Wednesday, December 28, 2016

Distinguished Memphians honored with the Memphis Heritage Trailblazer Award

Some of the trailblazers included Joyce Blackmon (left), Beverly Robertson,
Ruby Bright and Jocelyn Wurzburg. (Photos by Isaac Singleton)
“On my radio program every Sunday, I always start off with ‘Tell the Lord thank you,’” said Markhum “Mark” L. Stansbury Sr., a longtime luminary who has made his mark at WDIA-AM 1070, the first radio station in the U.S. that was programmed for African Americans.
Stansbury is a history-maker whose storied career runs the gamut from radio personality to university administrator to interim college president to photojournalist to newspaper reporter to serving on prominent boards to community service and more.
He has been the recipient of several awards too – including the latest one that he and 27 other distinguished Memphians received for “advancing civil and human rights and carrying the torch to uphold its African-American History and Culture.”
Markhum "Mark" L. Stansbury Sr. was one of 28 Memphis
who received the trailblazer award. Paul Young, director of
Housing and Community Development, and Felicia Harris,
Memphis's Planning and Development manager, flank him.
The city of Memphis and the Division of Housing and Community Development presented the “trailblazers” with the Memphis Heritage Trailblazer Award on Dec. 7 at the Halloran Centre For Performing Arts & Education.
The award was named for the Memphis Heritage Trail, a historic 60-block redevelopment area in downtown Memphis, which is considered the epicenter of African-American history, heritage and culture.  
“We are extremely excited about the Memphis Heritage Trail project and it has been eight years of planning to get us where we are today,” said Felicia Harris, the city’s Planning and Development manager. “It is important for us to pay homage to those individuals who have fought and continue to fight for civil and human rights.”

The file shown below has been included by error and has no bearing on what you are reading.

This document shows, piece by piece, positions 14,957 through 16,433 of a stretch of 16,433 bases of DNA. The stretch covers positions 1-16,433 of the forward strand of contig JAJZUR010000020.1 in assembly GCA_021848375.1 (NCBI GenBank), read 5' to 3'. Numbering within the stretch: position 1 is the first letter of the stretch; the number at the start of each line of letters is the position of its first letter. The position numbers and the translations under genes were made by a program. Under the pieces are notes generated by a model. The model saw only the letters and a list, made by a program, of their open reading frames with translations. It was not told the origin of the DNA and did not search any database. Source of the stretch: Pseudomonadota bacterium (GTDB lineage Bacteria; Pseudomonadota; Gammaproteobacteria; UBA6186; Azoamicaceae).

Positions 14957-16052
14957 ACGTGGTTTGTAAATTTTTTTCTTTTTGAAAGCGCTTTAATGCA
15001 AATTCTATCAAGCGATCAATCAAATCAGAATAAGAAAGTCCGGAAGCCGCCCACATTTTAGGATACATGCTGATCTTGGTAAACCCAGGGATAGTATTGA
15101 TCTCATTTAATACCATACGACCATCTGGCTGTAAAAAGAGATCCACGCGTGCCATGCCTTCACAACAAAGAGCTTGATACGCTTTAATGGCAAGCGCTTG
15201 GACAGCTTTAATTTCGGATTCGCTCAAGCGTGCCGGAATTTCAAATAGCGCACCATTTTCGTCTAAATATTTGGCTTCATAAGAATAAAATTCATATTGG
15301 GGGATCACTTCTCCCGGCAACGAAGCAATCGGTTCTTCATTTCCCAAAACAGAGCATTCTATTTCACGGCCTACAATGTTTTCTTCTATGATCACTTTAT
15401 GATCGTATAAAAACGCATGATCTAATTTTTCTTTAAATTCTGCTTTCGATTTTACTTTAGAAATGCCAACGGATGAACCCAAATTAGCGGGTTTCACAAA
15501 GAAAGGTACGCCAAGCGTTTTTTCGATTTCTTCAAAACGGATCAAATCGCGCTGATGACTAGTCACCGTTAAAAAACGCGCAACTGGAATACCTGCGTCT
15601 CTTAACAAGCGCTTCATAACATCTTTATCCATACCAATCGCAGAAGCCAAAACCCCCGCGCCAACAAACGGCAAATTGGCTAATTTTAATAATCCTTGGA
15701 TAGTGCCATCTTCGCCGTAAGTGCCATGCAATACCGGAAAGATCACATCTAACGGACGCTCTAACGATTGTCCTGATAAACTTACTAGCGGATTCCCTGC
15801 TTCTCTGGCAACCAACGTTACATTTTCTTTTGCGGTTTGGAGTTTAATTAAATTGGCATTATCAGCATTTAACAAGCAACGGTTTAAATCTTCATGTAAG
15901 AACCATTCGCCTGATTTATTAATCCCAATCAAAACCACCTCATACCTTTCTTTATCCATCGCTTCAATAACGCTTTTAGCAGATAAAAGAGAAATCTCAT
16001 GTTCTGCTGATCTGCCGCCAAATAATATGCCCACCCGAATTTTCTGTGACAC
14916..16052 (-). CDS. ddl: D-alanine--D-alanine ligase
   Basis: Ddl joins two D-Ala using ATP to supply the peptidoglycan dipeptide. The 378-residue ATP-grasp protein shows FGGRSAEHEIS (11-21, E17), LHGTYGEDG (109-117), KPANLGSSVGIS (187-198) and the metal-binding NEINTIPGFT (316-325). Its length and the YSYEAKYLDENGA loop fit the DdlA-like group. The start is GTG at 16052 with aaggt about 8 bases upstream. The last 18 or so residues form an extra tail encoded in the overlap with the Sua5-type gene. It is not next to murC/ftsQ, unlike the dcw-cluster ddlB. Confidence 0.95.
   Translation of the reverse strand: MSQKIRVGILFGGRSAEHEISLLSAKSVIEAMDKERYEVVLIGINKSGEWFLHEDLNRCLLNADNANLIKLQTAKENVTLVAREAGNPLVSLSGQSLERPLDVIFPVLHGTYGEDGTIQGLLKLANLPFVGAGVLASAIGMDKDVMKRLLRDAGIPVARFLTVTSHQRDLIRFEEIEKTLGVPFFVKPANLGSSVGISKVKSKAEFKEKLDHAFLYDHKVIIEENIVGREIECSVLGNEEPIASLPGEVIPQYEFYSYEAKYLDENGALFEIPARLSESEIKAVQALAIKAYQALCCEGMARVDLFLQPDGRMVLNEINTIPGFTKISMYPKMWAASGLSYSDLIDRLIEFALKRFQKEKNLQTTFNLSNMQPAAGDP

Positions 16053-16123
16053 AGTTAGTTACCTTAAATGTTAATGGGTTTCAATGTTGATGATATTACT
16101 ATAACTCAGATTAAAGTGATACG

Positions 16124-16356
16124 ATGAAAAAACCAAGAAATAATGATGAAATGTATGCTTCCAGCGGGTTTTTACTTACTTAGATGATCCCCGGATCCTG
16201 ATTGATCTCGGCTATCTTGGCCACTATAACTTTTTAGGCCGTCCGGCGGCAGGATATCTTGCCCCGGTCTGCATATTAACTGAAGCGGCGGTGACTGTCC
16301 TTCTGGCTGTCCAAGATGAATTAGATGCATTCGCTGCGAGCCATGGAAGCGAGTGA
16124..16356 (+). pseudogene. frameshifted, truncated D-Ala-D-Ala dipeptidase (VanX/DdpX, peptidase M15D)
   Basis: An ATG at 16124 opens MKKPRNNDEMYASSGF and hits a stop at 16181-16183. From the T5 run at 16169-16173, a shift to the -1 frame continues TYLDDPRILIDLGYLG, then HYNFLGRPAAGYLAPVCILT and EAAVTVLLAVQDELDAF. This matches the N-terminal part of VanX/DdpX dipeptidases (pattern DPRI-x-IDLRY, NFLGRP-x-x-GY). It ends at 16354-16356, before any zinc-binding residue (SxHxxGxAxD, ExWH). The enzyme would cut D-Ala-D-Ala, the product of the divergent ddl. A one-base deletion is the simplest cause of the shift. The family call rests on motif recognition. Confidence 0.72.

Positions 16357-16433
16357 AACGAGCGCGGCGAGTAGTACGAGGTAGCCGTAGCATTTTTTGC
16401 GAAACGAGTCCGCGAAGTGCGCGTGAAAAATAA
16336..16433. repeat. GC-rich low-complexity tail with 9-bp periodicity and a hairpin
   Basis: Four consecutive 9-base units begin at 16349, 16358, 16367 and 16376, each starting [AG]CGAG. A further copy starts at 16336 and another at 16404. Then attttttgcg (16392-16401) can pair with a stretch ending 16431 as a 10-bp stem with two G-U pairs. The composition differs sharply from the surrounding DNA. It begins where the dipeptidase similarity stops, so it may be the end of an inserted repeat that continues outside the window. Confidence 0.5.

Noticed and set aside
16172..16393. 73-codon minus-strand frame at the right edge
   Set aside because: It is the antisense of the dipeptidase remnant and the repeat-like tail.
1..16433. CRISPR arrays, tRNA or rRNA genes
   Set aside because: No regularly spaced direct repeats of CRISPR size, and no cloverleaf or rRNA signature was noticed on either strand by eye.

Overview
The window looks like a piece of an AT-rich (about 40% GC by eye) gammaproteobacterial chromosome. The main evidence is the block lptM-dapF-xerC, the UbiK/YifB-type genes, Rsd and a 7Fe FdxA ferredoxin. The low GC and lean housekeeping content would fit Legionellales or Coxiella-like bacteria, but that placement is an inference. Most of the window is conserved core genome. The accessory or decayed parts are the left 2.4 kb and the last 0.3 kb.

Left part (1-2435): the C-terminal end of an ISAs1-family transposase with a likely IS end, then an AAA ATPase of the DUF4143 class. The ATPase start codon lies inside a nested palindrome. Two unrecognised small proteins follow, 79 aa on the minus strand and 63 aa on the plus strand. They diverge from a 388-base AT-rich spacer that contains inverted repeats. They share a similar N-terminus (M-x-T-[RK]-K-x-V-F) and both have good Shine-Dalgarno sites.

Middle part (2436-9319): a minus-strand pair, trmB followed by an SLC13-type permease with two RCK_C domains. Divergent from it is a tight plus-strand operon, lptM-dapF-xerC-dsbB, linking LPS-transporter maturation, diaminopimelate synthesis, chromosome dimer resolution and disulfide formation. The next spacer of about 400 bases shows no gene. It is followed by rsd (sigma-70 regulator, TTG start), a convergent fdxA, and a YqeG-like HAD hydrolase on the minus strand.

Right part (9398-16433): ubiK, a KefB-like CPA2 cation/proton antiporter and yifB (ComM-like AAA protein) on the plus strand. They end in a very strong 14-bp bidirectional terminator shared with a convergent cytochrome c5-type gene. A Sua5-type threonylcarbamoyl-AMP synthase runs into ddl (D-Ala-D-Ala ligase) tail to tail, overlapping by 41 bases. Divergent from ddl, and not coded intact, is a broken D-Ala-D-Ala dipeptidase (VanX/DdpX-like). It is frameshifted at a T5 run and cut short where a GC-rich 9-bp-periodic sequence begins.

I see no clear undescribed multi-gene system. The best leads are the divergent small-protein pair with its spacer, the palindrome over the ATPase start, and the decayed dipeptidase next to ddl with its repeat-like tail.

In addition to Stansbury, the award also went to Yvonne and David Acey, Ekundayo Bandele, Joyce Blackmon, Ruby Bright, Atty. Mike Cody, Erma Clanton, 
Fred Davis, 
Bishop William Graves, the Rev. Dr. L. LaSimba M. Gray Jr., Happy Jones
, Marion Mitchell and Robert Lipscomb, the former HCD director who led the Heritage Trail project at the onset
. Paul Young is the current HCD director.
Clanton, a playwright, lyricist and former schoolteacher, started saluting trailblazers in 2003; and each February at New Sardis Baptist Church, a dozen or more Memphians are honored with the “Living Legends Award.”
At 93, Clanton is more inclined to shower praises on others and honor them than accept the honor she’s long overdue. “It was a collection of black and white citizens who’ve made a contribution to Memphis,” she said. “It just encourages me at my age to do more.”
The other trailblazers included Dr. James Netters, Atty. Charlie Newman, O C Pleasant Jr., Diane Rudner, James “D’eke” Pope, Beverly Robertson, Dr. Coby Smith, Judge Russell Sugarmon, Calvin Taylor
, Henry Turley
, Elaine Lee Turner, 
Rosalind Withers
, Jocelyn Wurzburg, and Jan Young.
“Society has so much to thank these individuals for,” said Mayor Jim Strickland. “These recipients come from all walks of life and have sacrificed to make a better Memphis for us all.”
 “I just want to tell Him thank you for putting me in a position to be able to speak out for those who didn’t have a voice and couldn’t,” said Stansbury, who doesn’t mind sharing the spotlight with those who’ve also made contributions to society.
He credits the late international photojournalist Ernest C. Withers Sr. for stepping up to the plate as his mentor in photography. Rosalind Withers, who is blazing a trail as executive director of the Withers Collection Museum & Gallery, is carrying on her father’s legacy.
“It’s an honor to pick up the torch and make his (Ernest Withers) body of work a part of our own every day lives,” said Rosalind Withers, who calls herself a legacy builder. “People know the work, but it’s my duty to make sure that people know the name.”
It takes a lot of effort and persistence to build and secure a legacy, said Withers, which was, without a doubt, one of the reasons she was tapped to receive the city’s first trailblazer award.  
“The job I’m doing is one of a kind,” she said.
For many, the plaudits keep coming.

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